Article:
teacher has for the resources within it. The consideration of children with
additional needs should also be considered such as ensuring the doorway is
wide enough for a child in a wheelchair.

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EDU10712 Assignment 3
c. Provide in one curriculum or KLA area an example of adapting
curriculum, teaching and learning strategies for a student with
high additional education support needs. Reference to the
BOSTES guidelines and/or other sources for supporting students
with special education needs.
Within the KLA of PDHPE for primary, school-aged students, a child with a
physical disability such as cerebral palsy will be disadvantaged. Cerebral
palsy is a lifelong physical disability that occurs as a result of damage to the
developing brain. It most often arises before or during birth, or shortly
afterwards (Vize, 2011, p. 22). Although the physical effects of the disease
vary depending on the area of the brain affected, in all cases the damage
created is permanent however, non-progressive (Vize, 2011). Cerebral palsy
can affect different parts of the body with the most common type known when
the muscles contract due to confused brain signals.
In a school, it will be recognizable that a child with cerebral palsy is a student
with high additional education support needs. For the particular individual,
they will need the curriculum to be altered as well as various teaching and
learning strategies suited to their needs. In doing so, the construction of an
Individual Education Plan (IEP), will take place. Following on the report will
outline specific objectives for these needs.
Before adapting curriculum to suit an individuals needs, it is important to
create and reflect on specific goals of a teaching program and in the best way
that the student can aim to reach these. From this, it will be more beneficial to
then adapt the curriculum. Students with special needs need a curriculum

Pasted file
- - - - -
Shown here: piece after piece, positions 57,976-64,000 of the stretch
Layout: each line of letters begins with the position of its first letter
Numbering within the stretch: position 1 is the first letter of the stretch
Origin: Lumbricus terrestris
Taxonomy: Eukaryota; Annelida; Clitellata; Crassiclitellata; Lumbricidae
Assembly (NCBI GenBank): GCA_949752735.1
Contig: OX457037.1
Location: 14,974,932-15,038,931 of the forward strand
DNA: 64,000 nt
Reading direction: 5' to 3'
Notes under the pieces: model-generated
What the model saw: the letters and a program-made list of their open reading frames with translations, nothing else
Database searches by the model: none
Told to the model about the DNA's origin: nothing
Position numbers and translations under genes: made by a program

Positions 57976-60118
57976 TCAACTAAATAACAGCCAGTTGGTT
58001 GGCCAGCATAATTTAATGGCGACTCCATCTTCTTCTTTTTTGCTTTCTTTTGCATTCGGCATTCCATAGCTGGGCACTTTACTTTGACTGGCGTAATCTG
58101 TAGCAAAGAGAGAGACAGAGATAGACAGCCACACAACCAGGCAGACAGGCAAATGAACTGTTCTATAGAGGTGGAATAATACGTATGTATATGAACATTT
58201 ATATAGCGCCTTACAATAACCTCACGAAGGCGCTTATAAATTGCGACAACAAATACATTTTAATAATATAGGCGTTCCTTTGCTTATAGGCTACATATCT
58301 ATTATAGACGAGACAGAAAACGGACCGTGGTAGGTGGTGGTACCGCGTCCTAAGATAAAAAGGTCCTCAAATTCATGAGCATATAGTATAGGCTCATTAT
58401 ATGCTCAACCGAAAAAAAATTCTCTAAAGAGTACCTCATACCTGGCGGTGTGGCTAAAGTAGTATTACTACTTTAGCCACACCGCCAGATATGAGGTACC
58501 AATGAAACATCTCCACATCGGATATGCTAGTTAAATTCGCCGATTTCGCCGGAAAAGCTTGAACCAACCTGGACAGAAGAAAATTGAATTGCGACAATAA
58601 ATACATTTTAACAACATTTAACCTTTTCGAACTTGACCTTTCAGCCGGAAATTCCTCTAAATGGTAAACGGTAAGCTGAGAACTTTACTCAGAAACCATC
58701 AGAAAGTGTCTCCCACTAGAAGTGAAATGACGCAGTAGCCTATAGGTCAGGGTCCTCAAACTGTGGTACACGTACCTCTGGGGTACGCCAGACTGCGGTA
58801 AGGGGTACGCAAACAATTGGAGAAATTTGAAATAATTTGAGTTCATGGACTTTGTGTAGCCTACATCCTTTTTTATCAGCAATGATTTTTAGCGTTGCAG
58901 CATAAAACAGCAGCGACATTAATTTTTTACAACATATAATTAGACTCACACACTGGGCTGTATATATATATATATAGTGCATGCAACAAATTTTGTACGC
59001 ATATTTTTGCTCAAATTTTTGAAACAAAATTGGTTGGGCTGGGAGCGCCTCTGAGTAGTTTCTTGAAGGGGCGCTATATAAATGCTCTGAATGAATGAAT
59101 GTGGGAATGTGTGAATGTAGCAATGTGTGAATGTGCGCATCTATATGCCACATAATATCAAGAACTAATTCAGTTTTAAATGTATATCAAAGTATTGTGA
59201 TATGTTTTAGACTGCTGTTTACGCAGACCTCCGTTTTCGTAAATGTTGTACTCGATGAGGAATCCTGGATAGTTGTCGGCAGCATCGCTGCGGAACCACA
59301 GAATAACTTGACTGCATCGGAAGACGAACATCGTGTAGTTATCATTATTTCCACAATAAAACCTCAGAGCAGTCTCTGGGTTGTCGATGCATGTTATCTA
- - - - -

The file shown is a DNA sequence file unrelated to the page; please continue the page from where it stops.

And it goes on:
that empowers them rather than one that simply compensates for their
inability to cope with the regular curriculum by watering it down or having
lesser expectations of them (Conway, 2011, p. 119). Thus, it is vital to
consider the priorities of the child with cerebral palsy as well as their family,
for example; they may see a stronger need for the child to be socially included
rather than learning adapted literacy techniques. A child with cerebral palsy
may have associated disabilities including communication and speech
difficulties, visual impairment, hearing impairment and intellectual
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impairment (Vize, 2011, p. 22) therefore, there is a great need for computer
access equipment assisting with changes to font size as well as a text-tospeech program and vice versa.
In specific relation to the PDHPE KLA, curriculum adaptations suited to the
childs needs such as a walking frame or wheelchair can assist in the
inclusion of activities. Outside the classroom, the educational programming
for students with special education needs should centre on the individual
student as well as focus on the support that is required for that student to
maximise specific outcomes (NSW Board of Studies, 1999). As this child has
a priority of social inclusion it is important that outside the classroom the